By Arno Ham, Chief Product Officer, Sana Commerce.
Industry 4.0 or the Fourth Industrial Revolution has been tabled as a radical change ahead for the manufacturing and production sectors. It'll be brought through the integration of the Internet of Things, cloud computing, data integration and other 'game changing' technological developments as the new 'beating heart' within production and manufacturing systems.
So much so that it's being termed 'the next revolution in industrialisation'. The idea is that all of the individual processes that factory machines currently perform in silos will be merged in the cloud, meaning the workflow, upkeep, and management of each machine or series of machines can be done remotely. And of course ultimately it could mean machines doing work currently undertaken by people.
Within a manufacturing system Industry 4.0 relies on Cyber-Physical Production Systems (CPPS) – in other words software-enabled machines that, in addition to computing power, have embedded sensors and actuators that can self-diagnose and make decisions based on their state.
Three highlighted benefits of Industry 4.0 are:
- Productivity – integrating machines and software will make it possible to complete more intelligent manufacturing processes without the need for human intervention
- Profitability – because the systems are communicating and deciding appropriate actions and responses, resources, time required to manufacture, and the costly waste created in the process, should reduce.
- Personalisation – incorporating technologies such as 3D printing into the sector could enable personalised products to be manufactured much more easily and widely.
Q: Are your customers thinking about Industry 4.0 today?
A: In some sense yes but in others, no. When we ask our manufacturing customers what questions keep them awake at night invariably the common answers are "how can we increase sales?", "how can we get more repeat customers?" and "how can we find new ways of keeping up with the competition?" This would suggest that their prime focus is on the external market, not internally on how they can join machines, systems and processes together.
However, the various tenets of Industry 4.0 all ultimately relate back to achieving these external goals. Improving productivity means manufacturers can serve customers better and increase loyalty; increasing profitability enables them to be more price competitive thus selling more to more customers; and product personalisation gives them an entirely new competitive edge. So actually, Industry 4.0 is right in their sights, but they possibly haven't realised its connection to their external goals quite yet.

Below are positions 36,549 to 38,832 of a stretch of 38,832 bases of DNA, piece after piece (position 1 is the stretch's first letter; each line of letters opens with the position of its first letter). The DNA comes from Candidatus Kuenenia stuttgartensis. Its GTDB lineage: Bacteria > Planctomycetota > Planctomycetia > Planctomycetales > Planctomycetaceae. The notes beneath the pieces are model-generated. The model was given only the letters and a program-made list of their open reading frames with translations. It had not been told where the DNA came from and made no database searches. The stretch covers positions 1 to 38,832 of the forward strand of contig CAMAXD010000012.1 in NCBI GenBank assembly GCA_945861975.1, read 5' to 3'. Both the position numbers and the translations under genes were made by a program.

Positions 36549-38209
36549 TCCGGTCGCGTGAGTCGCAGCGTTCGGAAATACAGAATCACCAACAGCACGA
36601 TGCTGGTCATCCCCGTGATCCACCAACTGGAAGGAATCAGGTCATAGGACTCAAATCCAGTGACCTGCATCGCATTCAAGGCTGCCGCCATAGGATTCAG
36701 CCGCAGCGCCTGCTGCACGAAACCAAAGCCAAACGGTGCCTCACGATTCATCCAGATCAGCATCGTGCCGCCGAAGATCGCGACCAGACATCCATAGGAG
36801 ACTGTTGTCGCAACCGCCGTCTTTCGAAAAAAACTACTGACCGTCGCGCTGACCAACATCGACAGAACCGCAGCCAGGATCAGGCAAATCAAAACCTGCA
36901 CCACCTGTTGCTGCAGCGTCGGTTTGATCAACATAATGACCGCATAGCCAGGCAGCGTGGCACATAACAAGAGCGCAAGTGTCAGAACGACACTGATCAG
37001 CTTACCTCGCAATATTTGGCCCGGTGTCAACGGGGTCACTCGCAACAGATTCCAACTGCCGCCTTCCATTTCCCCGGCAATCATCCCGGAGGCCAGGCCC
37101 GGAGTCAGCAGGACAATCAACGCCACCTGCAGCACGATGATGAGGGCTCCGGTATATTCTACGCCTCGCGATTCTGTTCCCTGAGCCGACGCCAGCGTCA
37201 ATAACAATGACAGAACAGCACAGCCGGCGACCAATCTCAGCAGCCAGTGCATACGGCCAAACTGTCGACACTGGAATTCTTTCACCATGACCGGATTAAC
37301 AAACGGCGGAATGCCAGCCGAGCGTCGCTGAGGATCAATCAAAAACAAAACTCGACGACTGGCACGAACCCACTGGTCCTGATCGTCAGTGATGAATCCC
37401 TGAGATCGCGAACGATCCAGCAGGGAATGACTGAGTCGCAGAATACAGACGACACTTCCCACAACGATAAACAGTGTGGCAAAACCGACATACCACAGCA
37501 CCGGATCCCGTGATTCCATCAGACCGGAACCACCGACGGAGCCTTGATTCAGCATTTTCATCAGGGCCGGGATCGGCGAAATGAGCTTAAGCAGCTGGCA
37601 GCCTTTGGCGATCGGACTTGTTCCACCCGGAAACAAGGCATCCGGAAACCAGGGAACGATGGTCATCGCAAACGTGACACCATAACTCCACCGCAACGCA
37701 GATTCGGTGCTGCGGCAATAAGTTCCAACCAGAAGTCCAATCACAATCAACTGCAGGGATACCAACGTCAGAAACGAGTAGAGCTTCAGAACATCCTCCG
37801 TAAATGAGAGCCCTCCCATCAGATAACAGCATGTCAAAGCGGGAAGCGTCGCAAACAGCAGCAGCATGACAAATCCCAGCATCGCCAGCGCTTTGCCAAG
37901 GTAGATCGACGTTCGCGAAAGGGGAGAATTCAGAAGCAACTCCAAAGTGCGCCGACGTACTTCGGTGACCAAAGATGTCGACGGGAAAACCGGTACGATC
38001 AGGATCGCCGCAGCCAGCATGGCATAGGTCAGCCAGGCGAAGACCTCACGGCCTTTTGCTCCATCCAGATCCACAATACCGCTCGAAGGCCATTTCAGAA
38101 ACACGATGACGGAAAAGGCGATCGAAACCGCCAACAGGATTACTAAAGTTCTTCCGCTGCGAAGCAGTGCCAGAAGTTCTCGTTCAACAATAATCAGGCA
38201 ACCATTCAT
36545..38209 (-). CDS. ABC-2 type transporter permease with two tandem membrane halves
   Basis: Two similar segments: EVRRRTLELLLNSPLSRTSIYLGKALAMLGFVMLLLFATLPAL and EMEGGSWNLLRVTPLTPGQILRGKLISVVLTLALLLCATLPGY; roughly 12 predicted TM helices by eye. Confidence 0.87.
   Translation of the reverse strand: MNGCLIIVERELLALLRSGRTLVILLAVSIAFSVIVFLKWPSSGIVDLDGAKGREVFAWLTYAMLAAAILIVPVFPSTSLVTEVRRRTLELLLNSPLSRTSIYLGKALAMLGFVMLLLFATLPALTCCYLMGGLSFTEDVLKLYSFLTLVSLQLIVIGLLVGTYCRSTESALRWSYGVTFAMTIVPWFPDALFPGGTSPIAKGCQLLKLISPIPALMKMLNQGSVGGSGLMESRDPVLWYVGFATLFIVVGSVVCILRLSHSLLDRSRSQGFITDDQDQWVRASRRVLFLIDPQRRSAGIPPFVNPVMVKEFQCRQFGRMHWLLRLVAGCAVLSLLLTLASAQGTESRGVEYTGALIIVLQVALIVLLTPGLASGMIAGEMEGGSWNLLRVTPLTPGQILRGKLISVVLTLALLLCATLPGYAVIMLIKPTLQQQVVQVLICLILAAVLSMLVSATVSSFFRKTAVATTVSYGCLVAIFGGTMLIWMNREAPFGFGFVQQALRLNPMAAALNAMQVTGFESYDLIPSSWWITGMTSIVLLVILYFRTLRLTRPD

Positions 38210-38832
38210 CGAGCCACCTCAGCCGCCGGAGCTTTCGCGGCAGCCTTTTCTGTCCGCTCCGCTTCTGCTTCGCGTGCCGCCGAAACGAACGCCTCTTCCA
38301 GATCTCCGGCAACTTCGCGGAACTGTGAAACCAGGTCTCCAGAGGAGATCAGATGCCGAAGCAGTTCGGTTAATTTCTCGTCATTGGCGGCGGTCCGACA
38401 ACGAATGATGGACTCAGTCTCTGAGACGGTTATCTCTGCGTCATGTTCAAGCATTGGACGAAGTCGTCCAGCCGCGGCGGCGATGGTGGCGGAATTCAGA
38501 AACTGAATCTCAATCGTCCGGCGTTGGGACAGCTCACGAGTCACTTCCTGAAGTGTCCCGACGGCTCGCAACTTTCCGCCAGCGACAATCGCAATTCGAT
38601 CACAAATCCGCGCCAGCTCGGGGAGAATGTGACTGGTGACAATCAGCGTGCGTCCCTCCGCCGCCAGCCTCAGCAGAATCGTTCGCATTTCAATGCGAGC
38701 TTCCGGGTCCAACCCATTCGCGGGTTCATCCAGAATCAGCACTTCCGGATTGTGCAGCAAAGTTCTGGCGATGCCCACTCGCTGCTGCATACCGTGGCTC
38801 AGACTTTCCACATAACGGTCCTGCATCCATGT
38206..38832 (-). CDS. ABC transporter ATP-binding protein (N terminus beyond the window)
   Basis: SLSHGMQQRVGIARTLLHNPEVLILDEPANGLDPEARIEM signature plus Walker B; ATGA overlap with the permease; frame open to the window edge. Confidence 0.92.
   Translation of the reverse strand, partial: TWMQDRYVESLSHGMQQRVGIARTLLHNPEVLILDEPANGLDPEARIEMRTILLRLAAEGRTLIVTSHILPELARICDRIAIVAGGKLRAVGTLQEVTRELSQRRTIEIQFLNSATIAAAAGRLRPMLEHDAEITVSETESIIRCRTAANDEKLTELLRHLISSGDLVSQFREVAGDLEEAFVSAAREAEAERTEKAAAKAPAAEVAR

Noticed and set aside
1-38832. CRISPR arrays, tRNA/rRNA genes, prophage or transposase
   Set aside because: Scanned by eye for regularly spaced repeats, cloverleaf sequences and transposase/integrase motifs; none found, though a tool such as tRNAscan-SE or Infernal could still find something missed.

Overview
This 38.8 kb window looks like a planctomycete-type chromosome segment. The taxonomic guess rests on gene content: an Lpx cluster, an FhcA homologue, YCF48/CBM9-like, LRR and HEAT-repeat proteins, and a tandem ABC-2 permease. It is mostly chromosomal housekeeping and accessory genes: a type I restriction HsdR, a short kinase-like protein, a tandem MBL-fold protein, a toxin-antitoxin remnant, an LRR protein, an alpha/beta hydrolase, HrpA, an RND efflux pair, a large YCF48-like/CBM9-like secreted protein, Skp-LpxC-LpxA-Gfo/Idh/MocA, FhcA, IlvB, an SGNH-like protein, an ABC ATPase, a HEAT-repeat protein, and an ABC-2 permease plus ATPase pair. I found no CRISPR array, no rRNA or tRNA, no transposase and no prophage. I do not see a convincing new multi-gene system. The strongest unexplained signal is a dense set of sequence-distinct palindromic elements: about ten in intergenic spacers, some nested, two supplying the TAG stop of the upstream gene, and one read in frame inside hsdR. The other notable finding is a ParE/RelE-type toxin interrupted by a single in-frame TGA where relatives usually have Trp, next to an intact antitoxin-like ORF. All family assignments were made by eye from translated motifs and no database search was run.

The reality is however that the average manufacturer is still grappling with some of the basics needed to realise Industry 4.0. As our e-commerce systems 'feed' off a manufacturer's core ERP, we see first-hand how many are still at this fundamental stage of development. Many are moving their core data off disparate systems, spreadsheets and paper and onto a single enterprise platform in the cloud; this is a foundation stone for Industry 4.0 and this is the stage many organisations are still at today.
Q: From an e-commerce provider's perspective what do you see as your likely first steps into Industry 4.0 with customers, and what might the longer term look like?
A: Firstly it's really important that manufacturers don't separate internal and external facing business operations. While Industry 4.0 might focus heavily on internal changes, integration with the outward facing systems of the organisation is vital if productivity, profitability and personalisation benefits are going to be translated into increased sales.
How might that look relatively soon? Let's think about how sensors are being embedded into products and how the Internet of Things could drive aftermarket sales. A commercial coffee machine manufacturer could introduce sensor technology that automatically places replacement parts or new capsules in the customer's e-commerce basket. A supplier of mattresses and beds to hotel chains that promise a comfortable night's sleep could include sensors that trigger a re-purchase after a specific number of sleeps or level of wear and tear. These are real examples that we are seeing customers think about today.